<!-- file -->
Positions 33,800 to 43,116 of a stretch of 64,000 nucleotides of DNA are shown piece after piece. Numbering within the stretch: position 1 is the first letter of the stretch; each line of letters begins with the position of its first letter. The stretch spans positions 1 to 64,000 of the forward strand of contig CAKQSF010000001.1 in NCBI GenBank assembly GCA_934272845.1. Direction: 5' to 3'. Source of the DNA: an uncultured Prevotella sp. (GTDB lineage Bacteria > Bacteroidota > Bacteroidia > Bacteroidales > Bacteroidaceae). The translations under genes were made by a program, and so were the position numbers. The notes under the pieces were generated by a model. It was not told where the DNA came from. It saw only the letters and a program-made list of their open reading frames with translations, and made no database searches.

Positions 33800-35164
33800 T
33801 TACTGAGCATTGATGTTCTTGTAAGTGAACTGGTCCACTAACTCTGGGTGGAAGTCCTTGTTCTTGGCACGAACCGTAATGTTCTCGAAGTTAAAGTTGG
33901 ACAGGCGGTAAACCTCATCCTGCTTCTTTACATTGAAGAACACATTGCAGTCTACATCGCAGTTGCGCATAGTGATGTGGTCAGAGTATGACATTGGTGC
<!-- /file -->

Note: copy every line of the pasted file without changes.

Positions 33,800 to 43,116 of a stretch of 64,000 nucleotides of DNA are shown piece after piece. Numbering within the stretch: position 1 is the first letter of the stretch; each line of letters begins with the position of its first letter. The stretch spans positions 1 to 64,000 of the forward strand of contig CAKQSF010000001.1 in NCBI GenBank assembly GCA_934272845.1. Direction: 5' to 3'. Source of the DNA: an uncultured Prevotella sp. (GTDB lineage Bacteria > Bacteroidota > Bacteroidia > Bacteroidales > Bacteroidaceae). The translations under genes were made by a program, and so were the position numbers. The notes under the pieces were generated by a model. It was not told where the DNA came from. It saw only the letters and a program-made list of their open reading frames with translations, and made no database searches.

Positions 33800-35164
33800 T
33801 TACTGAGCATTGATGTTCTTGTAAGTGAACTGGTCCACTAACTCTGGGTGGAAGTCCTTGTTCTTGGCACGAACCGTAATGTTCTCGAAGTTAAAGTTGG
33901 ACAGGCGGTAAACCTCATCCTGCTTCTTTACATTGAAGAACACATTGCAGTCTACATCGCAGTTGCGCATAGTGATGTGGTCAGAGTATGACATTGGTGC